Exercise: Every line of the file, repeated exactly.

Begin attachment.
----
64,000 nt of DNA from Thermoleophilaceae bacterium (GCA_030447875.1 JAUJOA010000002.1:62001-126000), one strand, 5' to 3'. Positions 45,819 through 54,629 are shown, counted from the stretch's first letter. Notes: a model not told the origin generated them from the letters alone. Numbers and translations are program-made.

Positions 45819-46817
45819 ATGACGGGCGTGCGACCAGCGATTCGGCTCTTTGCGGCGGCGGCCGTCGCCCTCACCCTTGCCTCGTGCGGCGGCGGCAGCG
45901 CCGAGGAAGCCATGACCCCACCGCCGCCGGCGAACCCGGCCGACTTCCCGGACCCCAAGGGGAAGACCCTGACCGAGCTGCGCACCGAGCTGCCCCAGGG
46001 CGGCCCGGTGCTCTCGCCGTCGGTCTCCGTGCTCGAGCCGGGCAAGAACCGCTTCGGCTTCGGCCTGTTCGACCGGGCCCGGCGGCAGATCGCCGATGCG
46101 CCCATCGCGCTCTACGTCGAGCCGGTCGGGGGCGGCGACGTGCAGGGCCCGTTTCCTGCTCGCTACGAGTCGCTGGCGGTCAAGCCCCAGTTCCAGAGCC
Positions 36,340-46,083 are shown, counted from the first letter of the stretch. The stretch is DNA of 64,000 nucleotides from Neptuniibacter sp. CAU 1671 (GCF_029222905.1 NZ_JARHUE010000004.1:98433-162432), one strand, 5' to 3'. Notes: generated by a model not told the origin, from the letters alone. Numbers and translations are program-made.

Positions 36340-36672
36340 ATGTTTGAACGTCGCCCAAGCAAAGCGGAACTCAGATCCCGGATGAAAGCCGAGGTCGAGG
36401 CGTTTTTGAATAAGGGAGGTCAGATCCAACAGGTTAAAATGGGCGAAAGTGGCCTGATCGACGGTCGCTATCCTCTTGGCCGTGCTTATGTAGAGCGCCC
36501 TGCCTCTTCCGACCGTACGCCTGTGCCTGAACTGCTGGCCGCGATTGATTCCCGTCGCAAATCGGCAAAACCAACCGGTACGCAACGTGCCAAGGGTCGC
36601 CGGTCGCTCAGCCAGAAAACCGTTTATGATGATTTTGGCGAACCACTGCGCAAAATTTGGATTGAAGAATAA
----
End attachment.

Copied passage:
64,000 nt of DNA from Thermoleophilaceae bacterium (GCA_030447875.1 JAUJOA010000002.1:62001-126000), one strand, 5' to 3'. Positions 45,819 through 54,629 are shown, counted from the stretch's first letter. Notes: a model not told the origin generated them from the letters alone. Numbers and translations are program-made.

Positions 45819-46817
45819 ATGACGGGCGTGCGACCAGCGATTCGGCTCTTTGCGGCGGCGGCCGTCGCCCTCACCCTTGCCTCGTGCGGCGGCGGCAGCG
45901 CCGAGGAAGCCATGACCCCACCGCCGCCGGCGAACCCGGCCGACTTCCCGGACCCCAAGGGGAAGACCCTGACCGAGCTGCGCACCGAGCTGCCCCAGGG
46001 CGGCCCGGTGCTCTCGCCGTCGGTCTCCGTGCTCGAGCCGGGCAAGAACCGCTTCGGCTTCGGCCTGTTCGACCGGGCCCGGCGGCAGATCGCCGATGCG
46101 CCCATCGCGCTCTACGTCGAGCCGGTCGGGGGCGGCGACGTGCAGGGCCCGTTTCCTGCTCGCTACGAGTCGCTGGCGGTCAAGCCCCAGTTCCAGAGCC
Positions 36,340-46,083 are shown, counted from the first letter of the stretch. The stretch is DNA of 64,000 nucleotides from Neptuniibacter sp. CAU 1671 (GCF_029222905.1 NZ_JARHUE010000004.1:98433-162432), one strand, 5' to 3'. Notes: generated by a model not told the origin, from the letters alone. Numbers and translations are program-made.

Positions 36340-36672
36340 ATGTTTGAACGTCGCCCAAGCAAAGCGGAACTCAGATCCCGGATGAAAGCCGAGGTCGAGG
36401 CGTTTTTGAATAAGGGAGGTCAGATCCAACAGGTTAAAATGGGCGAAAGTGGCCTGATCGACGGTCGCTATCCTCTTGGCCGTGCTTATGTAGAGCGCCC
36501 TGCCTCTTCCGACCGTACGCCTGTGCCTGAACTGCTGGCCGCGATTGATTCCCGTCGCAAATCGGCAAAACCAACCGGTACGCAACGTGCCAAGGGTCGC
36601 CGGTCGCTCAGCCAGAAAACCGTTTATGATGATTTTGGCGAACCACTGCGCAAAATTTGGATTGAAGAATAA